Friday, May 4, 2012

Final Blog

Overall I have enjoyed this class. Nature has always been a big part of my life whether it be camping, hiking, or whatever. This class gave me new views to judge and appreciate nature so that it's beauty can be fully absorbed. There was only one negative for me. I just wish we could have done a little more hands on kind of stuff like go outside more and actually engage with nature. Other than that the class has taught me well and I will pass on my new environmental knowledge to others.

Overall thoughts.

This is the first environmental aesthetics class I have taken, also the first philosophy labeled class as well. I can honestly say this class was not what I expected it to be upon signing up. However, I ended up enjoying the class.
I think that the class discussions opened our eyes to how not only to things we may have missed in the reading, but Also to the varying interpretations of the same thing by our peers.
I also think that the movies added a nice touch to the class.

In the end, I Thoreau-ly enjoyed this class and look forward to taking philosophy classes in the future.

(You see what I did there?)

Hope everyone has a aesthetically pleasing break!

Wednesday, May 2, 2012

In favor of the Anthology

In our last class, most offered praise of Bugbee's work becuase it had a more personal feel and thus they found it more enjoyable to read. However, I have to disagree. When rading Bugbee, I felt that an important question was left unanswered in any given day's entry: what does this have to do with class. While some days were easier than others, in general I ended the section feeling confusion whether it was caused by an unknown reference or seemingly randomness of some entries. Of course, I say this with the most respect for Henry Bugbee. I understand that his is a totally different style and structure of writing.

But my preference in writing goes to the anthology. I felt that the articles in the anthology were easier to read as each (usually) had an introduction, a well developed philosophy, and a conclusion. The structure of these articles helped me to identify the thesis of their philosophy and relate it to the class. Secondly, the anathology is essentially self-contained. Most references with in the anathology were references back to previous articles so confusion sometimes found in Bugbee was not found in the anathology.

This, of course, is simply an argument of personal preference. I enjoyed the structured and organized works of the anthology while otheres prefer the personal thoughtfullness of Henry Bugbee. The two books compliment each other in offering a comprehensive look at two different styles of philosophy. I recommend the continued use of this anathology or one of similar structure in future classes.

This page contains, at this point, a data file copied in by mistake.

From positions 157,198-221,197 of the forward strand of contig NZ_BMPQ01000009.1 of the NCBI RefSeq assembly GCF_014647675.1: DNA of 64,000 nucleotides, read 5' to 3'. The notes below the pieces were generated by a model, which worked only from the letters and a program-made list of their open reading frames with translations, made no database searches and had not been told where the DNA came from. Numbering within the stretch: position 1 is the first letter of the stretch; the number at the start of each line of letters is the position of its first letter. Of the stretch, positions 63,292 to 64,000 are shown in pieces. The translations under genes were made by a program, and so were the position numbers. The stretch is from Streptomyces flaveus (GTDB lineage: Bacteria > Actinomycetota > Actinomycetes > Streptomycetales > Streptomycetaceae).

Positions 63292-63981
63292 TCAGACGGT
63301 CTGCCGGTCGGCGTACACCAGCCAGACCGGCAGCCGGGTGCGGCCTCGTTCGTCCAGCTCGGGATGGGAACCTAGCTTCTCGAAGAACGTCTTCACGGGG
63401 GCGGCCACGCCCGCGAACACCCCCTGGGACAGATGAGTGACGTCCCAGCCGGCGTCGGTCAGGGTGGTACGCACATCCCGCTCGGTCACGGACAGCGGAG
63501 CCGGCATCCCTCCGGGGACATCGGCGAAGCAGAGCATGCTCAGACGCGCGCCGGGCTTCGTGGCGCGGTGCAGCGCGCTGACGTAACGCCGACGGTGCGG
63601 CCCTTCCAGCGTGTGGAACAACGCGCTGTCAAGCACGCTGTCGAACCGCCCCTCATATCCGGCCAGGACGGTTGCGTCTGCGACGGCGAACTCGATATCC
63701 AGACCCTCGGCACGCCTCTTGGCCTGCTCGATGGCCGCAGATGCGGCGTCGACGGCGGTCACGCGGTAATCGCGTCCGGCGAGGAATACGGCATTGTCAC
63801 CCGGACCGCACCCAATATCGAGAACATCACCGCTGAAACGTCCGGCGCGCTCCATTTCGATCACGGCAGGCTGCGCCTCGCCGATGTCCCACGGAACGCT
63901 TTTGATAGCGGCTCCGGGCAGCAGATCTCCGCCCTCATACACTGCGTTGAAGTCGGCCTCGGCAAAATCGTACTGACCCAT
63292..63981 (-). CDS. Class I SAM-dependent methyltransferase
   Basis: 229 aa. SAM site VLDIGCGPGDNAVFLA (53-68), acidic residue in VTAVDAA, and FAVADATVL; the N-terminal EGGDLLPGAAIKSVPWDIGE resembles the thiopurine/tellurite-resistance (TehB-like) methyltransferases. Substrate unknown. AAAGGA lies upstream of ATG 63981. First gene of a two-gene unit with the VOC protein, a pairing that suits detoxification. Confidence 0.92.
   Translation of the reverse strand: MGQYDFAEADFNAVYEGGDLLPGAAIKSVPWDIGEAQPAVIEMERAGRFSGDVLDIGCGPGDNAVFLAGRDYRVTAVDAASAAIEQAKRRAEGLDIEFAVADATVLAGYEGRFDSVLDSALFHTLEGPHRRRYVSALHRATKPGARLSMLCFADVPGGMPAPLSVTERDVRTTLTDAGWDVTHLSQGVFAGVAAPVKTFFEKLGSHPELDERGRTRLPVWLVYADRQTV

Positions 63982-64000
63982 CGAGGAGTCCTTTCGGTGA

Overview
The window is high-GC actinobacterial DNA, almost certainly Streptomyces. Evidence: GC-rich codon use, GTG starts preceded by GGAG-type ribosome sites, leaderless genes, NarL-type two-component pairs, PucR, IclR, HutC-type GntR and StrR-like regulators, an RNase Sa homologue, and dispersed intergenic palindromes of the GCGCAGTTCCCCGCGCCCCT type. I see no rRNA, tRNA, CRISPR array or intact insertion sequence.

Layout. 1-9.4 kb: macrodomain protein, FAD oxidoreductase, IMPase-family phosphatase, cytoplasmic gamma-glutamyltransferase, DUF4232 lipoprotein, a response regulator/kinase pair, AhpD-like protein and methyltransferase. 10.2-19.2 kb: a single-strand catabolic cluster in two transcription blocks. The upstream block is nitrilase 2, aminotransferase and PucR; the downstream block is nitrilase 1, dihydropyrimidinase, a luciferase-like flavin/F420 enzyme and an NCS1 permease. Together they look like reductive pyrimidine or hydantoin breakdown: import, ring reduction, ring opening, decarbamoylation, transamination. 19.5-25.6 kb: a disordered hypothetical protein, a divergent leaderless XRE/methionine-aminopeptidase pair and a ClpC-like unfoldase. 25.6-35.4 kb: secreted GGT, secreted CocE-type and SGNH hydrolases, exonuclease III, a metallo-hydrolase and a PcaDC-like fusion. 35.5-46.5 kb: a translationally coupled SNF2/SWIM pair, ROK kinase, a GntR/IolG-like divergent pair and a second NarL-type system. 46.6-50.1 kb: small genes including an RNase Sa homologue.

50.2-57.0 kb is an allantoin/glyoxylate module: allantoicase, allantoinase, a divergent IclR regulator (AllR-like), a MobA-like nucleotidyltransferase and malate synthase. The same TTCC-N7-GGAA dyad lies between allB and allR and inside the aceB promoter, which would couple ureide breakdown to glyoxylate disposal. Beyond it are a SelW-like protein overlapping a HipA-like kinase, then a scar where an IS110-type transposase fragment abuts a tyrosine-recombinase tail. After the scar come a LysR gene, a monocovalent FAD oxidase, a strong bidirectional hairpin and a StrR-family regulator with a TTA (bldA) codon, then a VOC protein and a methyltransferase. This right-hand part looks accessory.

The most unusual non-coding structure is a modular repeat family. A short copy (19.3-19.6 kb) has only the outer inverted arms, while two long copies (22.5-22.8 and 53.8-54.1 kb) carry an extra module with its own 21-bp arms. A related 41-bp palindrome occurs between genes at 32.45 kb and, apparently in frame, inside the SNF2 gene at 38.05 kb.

Tuesday, May 1, 2012


I'm not sure what I expected when this class first began, but I don't think I could have been happier with any other result. I learned to look at many things in different ways, and think about the world a little differently. I really enjoyed the films we watched, I think it taught a lot about aesthetics. The only difference that could have made the class better, to me would of been finishing some of the films we only watched part of or skipped around in. The trips we took outside made it much easier for me to write about everything, it helped clear my mind.

Monday, April 30, 2012

Blog #12- Environmental Aesthetic Experience

I have to admit when I was sitting in the first class of the semester I was curious how we were going to talk about the aesthetics of nature for 16 weeks.  I had not a clue how much thought could be put into such a seemingly straightforward topic.  After attending class for 16 weeks and reading the excerpts from the two books and several articles my appreciation of nature has grown.  When I first sat down in class I thought that nature was nature and there was only one way to view it, but now I am educated on the many different view points one can have about the wilderness around us.
This class was very well put together for being the first go around.  I was impressed by the amount of class participation we had and how educated on nature's aesthetics everyone seems to have become.

Thanks for a great semester and a job well done Professor Langguth!

Nature and Human Nature

Alright, last blog and a serious one. Environmental aesthetics has many concepts to it but overall is it more about the nature of the human nature towards nature? Let me explain, when i say nature in the first context i mean the the aspects of the environmental scene. Take this picture for instance.

Now to discuss the various aspects of nature in this picture would be to discuss the sharp contrast between the two elements in the picture: land and sea. There is an expansive plain dotted with some vegetation. But then, the plain suddenly,violently drops off in a huge, almost unnatural looking cliff. The cliff is met by the sea crashing against it. Besides the waves, the flatness of the ocean is comparable to that of the plain. This picture is taken from a helicopter that you can see in the top right corner. And one can almost make out the curvature of the earth.

There was discussion of specific scenes toward the beginning of the semester. But that quickly gave way to the discussion of human reaction of nature. What is the proper way to appreciate this scene? Should we appreciate this? And if so how much? Can we value it over other scenes? Instead of looking at the scene itself we think about how we think about it. This meta-thinking dominates environmental aesthetics as it does in all fields of philosophy.